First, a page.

Become a member and get exclusive access to articles, contests and more!
Start Your Free Trial

This is the 1st of your 3 free articles.

Become a member for unlimited website access and more.

FREE TRIAL Available!

Learn More

Already a member? Sign in to continue reading

‘Feral Cities’ takes account of the wildlife right on our doorstep

BirdWatching may earn a small commission if you buy something using one of the retail links in our articles. BirdWatching does not accept money for any editorial recommendations. Read more about our policy here. Thanks for supporting BirdWatching.

Feral Cities_300x450Whether urbanization is good or bad for birds and other wildlife is an especially hot topic these days, and an important one, since the area of developed land in the United States is projected nearly to double between 2000 and 2025.

We reported in “Birding Briefs” in February about a study suggesting that robins, catbirds, cardinals, and Song Sparrows survive better in suburban and urban habitats than in rural areas. And in December, we reviewed a book in which a University of Washington professor described avian diversity in and around Seattle. He had expected it to increase as he moved from the city center through the suburbs to wild areas on the outskirts, but, surprisingly, the greatest diversity was in the suburbs.

In this book, journalist Tristan Donovan casts a wider net, reporting not only about birds but also about snakes in Tucson, red foxes and rats in London, wild boars in Berlin, and coyotes in Chicago and Los Angeles. “Cities,” he writes, “are possibly the most exciting, most surprising, and least understood ecosystems on the planet.”

They are mixes of good and bad — good, for a few birds at least, because of the nesting opportunities they provide, and because of the abundant food we make available via our feeders, plantings, and garbage; and bad because of their disorienting noise, lights, and glass, predatory cats, pollutants, and other hazards.

That cities also, by definition, fragment or obliterate natural habitats, displacing their original inhabitants, Donovan leaves unsaid. He looks at metropolises as they are today, not how they came to be, and describes great murmurations of European Starlings over Indianapolis, Monk Parakeets in stick nests in Brooklyn, more than 30 species of parrot thriving in Los Angeles, and House Sparrows and Rock Pigeons from coast to coast. That all these species are introduced, not native, doesn’t disprove his conclusion that “the city is alive,” but it certainly qualifies it.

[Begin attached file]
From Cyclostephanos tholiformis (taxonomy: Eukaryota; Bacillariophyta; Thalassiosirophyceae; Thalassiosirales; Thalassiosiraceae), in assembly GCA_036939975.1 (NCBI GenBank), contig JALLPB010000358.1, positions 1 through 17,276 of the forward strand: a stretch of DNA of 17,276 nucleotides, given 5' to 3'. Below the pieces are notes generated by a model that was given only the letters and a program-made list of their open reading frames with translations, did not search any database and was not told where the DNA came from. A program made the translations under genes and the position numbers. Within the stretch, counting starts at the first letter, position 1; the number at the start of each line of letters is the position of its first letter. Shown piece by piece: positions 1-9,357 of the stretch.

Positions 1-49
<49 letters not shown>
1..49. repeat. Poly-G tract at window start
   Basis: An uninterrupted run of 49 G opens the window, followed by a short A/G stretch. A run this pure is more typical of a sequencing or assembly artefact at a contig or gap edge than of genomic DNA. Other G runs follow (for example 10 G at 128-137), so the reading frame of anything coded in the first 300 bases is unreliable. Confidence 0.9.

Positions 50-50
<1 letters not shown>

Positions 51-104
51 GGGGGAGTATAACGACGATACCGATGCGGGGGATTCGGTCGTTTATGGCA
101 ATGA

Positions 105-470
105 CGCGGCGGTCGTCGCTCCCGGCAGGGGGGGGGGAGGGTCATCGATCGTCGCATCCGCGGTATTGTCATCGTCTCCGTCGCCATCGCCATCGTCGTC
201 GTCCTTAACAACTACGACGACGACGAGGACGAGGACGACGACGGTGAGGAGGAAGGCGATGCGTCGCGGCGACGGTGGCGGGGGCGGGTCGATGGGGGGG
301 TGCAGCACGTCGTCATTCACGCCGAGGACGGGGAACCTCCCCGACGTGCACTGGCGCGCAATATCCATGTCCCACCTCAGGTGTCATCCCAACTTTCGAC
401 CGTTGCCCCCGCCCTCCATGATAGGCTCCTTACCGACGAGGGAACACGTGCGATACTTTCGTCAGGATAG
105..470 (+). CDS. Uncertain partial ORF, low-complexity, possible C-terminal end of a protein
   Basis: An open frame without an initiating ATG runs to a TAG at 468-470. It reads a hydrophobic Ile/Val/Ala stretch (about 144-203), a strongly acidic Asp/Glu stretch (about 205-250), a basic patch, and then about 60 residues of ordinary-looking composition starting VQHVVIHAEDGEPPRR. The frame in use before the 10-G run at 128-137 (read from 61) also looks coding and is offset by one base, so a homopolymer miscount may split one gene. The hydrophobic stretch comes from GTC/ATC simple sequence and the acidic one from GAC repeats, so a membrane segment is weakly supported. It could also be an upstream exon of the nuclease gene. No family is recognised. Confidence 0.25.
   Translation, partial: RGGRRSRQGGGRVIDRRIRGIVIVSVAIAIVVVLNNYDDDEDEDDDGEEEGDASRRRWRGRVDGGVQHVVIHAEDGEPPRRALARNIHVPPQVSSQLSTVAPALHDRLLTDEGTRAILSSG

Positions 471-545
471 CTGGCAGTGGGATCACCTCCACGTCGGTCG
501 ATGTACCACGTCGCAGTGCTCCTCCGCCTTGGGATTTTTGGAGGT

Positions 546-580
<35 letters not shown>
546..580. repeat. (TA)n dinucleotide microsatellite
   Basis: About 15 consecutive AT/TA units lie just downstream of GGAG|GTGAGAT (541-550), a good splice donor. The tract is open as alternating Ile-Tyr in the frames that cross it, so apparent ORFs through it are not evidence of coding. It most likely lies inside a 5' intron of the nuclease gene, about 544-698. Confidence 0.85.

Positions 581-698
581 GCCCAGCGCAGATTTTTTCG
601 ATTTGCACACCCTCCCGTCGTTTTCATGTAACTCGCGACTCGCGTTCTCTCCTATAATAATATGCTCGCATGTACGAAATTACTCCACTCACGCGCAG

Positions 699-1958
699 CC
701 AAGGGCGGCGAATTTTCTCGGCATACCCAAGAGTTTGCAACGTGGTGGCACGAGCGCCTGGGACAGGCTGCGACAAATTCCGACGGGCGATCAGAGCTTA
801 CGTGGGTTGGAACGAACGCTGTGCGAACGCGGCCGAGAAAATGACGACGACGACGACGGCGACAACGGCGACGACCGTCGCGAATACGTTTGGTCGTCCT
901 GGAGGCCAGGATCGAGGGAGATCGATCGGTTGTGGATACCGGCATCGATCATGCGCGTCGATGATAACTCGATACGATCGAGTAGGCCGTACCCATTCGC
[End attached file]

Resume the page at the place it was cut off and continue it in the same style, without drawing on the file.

Feral Cities: Adventures with Animals in the Urban Jungle, by Tristan Donovan, Chicago Review Press, 256 pages, paperback, $16.95, $19.95 CAN.

Read more reviews from our June 2015 issue

Author Deborah Cramer dives deep into the Red Knot’s complex story in ‘The Narrow Edge.’

New reference guide makes identifying birds as simple as recognizing family members.

New Kaufman guide essential for nature lovers.


A touching memoir from a hummingbird rehabber in Hollywood.

‘Project Puffin’ tells how a kid from Ohio brought puffins back to the coast of central Maine.

Picture book shows what we most want to know about nesting birds.

In new book, Tony Angell presents personal stories and stunning drawings of owls.


A field guide to five boroughs of feathered New Yorkers.

A new edition of the Costa Rica guide you can carry in the field.

Book tells fascinating history of the feeders, seeds, and suet in our backyards.

A guide to Minnesota’s bird-rich state parks.


Publishers and authors:

If you’ve brought out a book that we should consider reviewing, send it here:

BirdWatching Magazine
Madavor Media, LLC
25 Braintree Hill Office Park, Suite 404
Braintree, MA 02184
[email protected]

Originally Published

Read our newsletter!

Sign up for our free e-newsletter to receive news, photos of birds, attracting and ID tips, and more delivered to your inbox.

Sign Up for Free
Chuck Hagner

Chuck Hagner

Chuck Hagner is the director of Bird City Wisconsin, a program that recognizes municipalities in the Badger State for the conservation and education activities that they undertake to make their communities healthy for birds and people. He was the editor of BirdWatching from 2001 to 2017, and his articles have appeared in Nature Conservancy and Birding. He is also the author of two books about birds and the board chair of the Western Great Lakes Bird and Bat Observatory, Inc., located in Port Washington, Wisconsin.

Chuck Hagner on social media